Chesterton Tribune



National Lakeshore and State Park to restore 1000 acres of black oak savanna

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More than 1,000 acres of rare native black oak savanna habitat in Duneland is going to be restored, beginning this summer, Save the Dunes has announced.

Indiana Dunes National Lakeshore, the Indiana Department of Natural Resources, Indiana Dunes State Park, and Save the Dunes have received funding to restore 1,077 acres of black oak savanna.

The National Lakeshore will restore the bulk of it, 1,045 acres of black oak savanna in its Miller Woods and Tolleston Dunes units, while the State Park will restore 32 acres of it near trails 9 and 10 in a cooperative effort with the DNR’s Division of Nature Preserves.

“Black oak savanna is a disappearing ecosystem that is nearly lost from our planet,” Save the Dunes said. “It is estimated that less than 0.02 percent of high quality oak savanna remains in the Midwest, a region that used to have a great abundance of this ecosystem.”

“We are incredibly fortunate to have several locations within the Indiana dunes that contain this rare oak savanna habitat,” said Nicole Barker, executive director of Save the Dunes. “Oak savannas are wonderfully unique and diverse habitats that support a range of important native plant and animal species such as the federally-endangered Karner blue butterfly. We are proud to work with the exceptional staff at the National Park Service and the Indiana Department of Natural Resources to collaboratively restore an ecologically significant Indiana dunes resource back to health.”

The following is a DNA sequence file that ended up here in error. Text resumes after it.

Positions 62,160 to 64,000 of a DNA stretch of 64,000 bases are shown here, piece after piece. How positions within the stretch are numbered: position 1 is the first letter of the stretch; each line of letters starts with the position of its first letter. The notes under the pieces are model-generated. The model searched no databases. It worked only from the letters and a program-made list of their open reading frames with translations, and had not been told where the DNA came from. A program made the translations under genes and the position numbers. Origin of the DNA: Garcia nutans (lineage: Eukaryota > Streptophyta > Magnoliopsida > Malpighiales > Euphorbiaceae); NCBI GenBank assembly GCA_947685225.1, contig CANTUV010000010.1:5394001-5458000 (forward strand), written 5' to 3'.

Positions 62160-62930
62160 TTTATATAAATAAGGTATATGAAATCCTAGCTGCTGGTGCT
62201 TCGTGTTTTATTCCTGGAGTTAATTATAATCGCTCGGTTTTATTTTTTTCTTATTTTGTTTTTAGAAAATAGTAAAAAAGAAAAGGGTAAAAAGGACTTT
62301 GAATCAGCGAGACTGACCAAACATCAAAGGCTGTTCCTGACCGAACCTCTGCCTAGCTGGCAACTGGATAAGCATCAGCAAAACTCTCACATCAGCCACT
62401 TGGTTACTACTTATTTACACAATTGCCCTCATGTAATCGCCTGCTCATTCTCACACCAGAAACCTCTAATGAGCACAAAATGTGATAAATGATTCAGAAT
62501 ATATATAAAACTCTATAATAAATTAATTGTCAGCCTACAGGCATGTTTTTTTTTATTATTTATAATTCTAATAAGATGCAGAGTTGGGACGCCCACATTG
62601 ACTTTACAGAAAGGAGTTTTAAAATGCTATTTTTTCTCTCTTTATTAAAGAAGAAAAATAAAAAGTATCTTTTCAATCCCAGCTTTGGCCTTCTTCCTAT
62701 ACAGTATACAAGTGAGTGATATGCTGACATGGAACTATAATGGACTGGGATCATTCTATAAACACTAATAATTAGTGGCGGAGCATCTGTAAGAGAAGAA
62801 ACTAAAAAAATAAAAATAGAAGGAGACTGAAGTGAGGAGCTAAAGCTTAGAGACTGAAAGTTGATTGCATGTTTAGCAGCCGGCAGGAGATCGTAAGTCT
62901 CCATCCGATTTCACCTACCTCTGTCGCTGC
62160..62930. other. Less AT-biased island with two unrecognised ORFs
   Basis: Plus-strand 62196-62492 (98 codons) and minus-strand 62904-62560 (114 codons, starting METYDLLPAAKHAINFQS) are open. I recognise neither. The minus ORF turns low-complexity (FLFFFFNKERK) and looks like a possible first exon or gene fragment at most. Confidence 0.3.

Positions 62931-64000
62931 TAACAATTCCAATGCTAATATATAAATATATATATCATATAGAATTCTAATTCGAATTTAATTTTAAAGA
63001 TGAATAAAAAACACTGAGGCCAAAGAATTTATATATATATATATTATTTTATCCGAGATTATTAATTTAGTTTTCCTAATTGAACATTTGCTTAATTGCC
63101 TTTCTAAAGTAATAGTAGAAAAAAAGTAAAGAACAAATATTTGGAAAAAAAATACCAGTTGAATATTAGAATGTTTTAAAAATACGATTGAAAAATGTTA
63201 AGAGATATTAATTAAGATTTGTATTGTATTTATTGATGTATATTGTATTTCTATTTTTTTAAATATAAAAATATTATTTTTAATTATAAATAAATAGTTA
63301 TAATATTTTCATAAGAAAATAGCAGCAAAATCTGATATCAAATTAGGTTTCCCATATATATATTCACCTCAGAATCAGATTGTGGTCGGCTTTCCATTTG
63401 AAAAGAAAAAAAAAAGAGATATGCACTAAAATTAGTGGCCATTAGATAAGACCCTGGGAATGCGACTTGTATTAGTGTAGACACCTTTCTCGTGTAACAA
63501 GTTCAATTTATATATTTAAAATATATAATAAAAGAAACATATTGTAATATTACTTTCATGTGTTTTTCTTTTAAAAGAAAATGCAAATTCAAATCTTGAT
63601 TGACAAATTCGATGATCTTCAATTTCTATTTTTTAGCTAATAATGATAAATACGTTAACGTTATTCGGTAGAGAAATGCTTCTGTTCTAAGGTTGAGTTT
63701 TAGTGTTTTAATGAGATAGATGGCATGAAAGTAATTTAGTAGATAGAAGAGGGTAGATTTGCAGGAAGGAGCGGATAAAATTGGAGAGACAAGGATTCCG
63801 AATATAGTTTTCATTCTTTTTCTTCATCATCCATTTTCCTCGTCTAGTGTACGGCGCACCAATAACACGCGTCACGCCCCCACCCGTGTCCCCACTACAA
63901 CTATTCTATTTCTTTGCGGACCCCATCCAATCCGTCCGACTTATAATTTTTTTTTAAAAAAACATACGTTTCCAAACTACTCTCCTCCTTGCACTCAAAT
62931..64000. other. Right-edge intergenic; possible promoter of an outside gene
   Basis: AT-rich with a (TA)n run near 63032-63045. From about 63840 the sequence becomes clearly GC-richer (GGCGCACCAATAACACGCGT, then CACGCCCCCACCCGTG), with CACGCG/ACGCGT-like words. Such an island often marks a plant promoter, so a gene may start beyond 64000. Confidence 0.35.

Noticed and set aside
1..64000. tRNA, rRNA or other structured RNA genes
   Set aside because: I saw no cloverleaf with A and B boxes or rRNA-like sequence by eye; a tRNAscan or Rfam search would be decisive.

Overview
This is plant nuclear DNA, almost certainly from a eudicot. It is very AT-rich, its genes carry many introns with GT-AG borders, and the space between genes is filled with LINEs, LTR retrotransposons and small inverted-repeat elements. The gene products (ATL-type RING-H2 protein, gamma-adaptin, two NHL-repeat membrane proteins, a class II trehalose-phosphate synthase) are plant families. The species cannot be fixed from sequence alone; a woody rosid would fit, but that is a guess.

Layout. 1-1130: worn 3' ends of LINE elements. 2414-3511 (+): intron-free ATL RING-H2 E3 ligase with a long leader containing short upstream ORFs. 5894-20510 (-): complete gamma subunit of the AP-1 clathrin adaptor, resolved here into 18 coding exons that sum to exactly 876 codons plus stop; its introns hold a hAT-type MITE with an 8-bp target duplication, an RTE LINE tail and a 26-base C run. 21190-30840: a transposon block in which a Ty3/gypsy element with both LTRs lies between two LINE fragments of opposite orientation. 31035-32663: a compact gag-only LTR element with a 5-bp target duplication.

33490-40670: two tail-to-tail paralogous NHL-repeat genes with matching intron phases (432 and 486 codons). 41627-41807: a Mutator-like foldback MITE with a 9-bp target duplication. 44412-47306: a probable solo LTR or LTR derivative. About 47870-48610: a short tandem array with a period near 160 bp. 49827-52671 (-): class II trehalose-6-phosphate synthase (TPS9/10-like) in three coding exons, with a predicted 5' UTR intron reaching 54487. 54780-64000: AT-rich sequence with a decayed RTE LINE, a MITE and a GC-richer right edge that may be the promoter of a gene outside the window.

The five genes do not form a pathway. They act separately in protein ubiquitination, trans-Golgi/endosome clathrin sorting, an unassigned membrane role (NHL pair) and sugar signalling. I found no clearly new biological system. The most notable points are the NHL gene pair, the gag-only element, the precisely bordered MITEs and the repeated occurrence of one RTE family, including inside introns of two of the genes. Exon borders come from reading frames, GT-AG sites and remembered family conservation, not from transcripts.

The remnant black oak savanna habitat in the Dunes is threatened by the overgrowth of invasive species which limit the growth of native wildflowers and grasses. A savanna habitat is unique because its sparsely distributed tree population allows for the presence of native wildflowers and grasses that require an abundance of sunlight, Save the Dunes said.

“The project is expected to benefit both native wildlife and plants,” Save the Dunes added. “In particular, the federally endangered Karner blue butterfly that relies exclusively on oak savanna plant species for its survival. In recent years, numbers of Karner blue butterflies have declined drastically. Researchers are trying to isolate the cause of these declines. Until the cause of the declines is found, the National Lakeshore is completing this to ensure the best possible conditions for this species as well as other species that rely on the oak savanna.”

The 1,077-acre restoration project will begin this summer and continue through summer of 2015.Ę Visitors to the parks may notice equipment, woody debris piles, and periodic noise during the project. It may become necessary to close trails for a day or more to ensure visitor safety as workers carry out the restoration activities. Any temporary closures in the National Lakeshore will be posted on the park website at


Posted 6/11/2014




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